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United States v. Snell

IN THE UNITED STATES DISTRICT COURT FOR THE EASTERN DISTRICT OF PENNSYLVANIA


May 28, 2009

UNITED STATES OF AMERICA
v.
MALIK SNELL

The opinion of the court was delivered by: Surrick, J.

MEMORANDUM

Presently before the Court is Defendant Malik Snell's Motion in Limine to Preclude Government's Rule 404(b) Evidence. (Doc. No. 171.) For the following reasons, Defendant's Motion will be granted in part and denied in part.

I. BACKGROUND

A. Indictment and First Trial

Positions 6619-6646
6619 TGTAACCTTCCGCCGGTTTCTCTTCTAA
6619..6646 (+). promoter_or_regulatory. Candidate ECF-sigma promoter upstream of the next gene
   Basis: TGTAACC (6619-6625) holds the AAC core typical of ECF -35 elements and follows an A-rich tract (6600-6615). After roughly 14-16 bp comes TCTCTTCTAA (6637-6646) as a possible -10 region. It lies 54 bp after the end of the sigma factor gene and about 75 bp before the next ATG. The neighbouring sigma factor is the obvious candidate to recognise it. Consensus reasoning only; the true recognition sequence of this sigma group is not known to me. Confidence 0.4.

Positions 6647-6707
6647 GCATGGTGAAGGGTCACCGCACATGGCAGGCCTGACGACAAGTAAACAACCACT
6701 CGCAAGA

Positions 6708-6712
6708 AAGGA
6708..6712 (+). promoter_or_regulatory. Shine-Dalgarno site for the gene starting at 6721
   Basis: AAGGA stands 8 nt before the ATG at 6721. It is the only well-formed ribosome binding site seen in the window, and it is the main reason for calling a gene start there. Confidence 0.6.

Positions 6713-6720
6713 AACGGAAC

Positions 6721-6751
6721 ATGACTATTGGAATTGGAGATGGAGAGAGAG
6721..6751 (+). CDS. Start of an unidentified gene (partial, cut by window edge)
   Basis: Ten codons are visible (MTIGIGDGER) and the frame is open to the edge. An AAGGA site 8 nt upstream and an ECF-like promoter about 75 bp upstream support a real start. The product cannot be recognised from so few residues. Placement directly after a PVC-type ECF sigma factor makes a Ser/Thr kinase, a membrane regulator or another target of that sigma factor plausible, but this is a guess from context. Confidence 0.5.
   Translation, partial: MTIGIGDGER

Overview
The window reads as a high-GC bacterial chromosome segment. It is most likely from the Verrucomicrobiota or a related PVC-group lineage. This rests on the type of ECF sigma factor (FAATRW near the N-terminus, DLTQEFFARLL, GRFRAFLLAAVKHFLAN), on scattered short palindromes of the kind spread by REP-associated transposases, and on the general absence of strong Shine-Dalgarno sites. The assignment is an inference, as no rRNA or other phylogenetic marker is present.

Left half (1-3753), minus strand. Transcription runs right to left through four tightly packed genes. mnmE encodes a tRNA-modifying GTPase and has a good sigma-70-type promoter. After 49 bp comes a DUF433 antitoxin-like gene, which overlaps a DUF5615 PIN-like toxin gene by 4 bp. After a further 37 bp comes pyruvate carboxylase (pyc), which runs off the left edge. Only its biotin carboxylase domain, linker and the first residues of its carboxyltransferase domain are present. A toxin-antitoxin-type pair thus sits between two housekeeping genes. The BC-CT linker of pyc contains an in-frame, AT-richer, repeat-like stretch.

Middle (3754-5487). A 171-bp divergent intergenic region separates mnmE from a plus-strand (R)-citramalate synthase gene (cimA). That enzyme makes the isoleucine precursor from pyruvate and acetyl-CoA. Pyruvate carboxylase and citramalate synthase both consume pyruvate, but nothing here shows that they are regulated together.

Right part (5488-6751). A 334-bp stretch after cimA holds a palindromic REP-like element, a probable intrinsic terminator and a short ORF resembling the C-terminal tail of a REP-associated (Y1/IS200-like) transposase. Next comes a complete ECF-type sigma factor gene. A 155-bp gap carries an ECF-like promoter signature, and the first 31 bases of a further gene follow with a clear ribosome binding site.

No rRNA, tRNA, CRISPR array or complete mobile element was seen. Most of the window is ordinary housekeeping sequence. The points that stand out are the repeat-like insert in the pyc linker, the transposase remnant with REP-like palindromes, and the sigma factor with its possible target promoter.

On May 27, 2008, the grand jury returned an indictment charging Defendant Malik Snell ("Defendant"), a Philadelphia Police Officer, and co-defendants Tyree Aimes and Stephon Gibson with conspiracy to interfere with interstate commerce by robbery in violation of 18 U.S.C. § 1951 (Count One); attempted interference with interstate commerce by robbery in violation of 18 U.S.C. § 1951 (Count Two); possession of a firearm during or in relation to a crime of violence in violation of 18 U.S.C. § 924(c) (Count Three); and aiding and abetting in violation of 18 U.S.C. § 2. (Doc. No. 12.) These charges arose out of an attempted home invasion robbery that occurred in Pottstown on December 16, 2007. The purpose of the robbery was to steal proceeds of illegal drug sales that were being kept in a safe at the Pottstown address. Trial was scheduled for October 16, 2008. (Doc. No. 75.) Aimes and Gibson entered pleas of guilty and agreed to cooperate with the Government. (Doc. Nos. 77-77, 82-83.)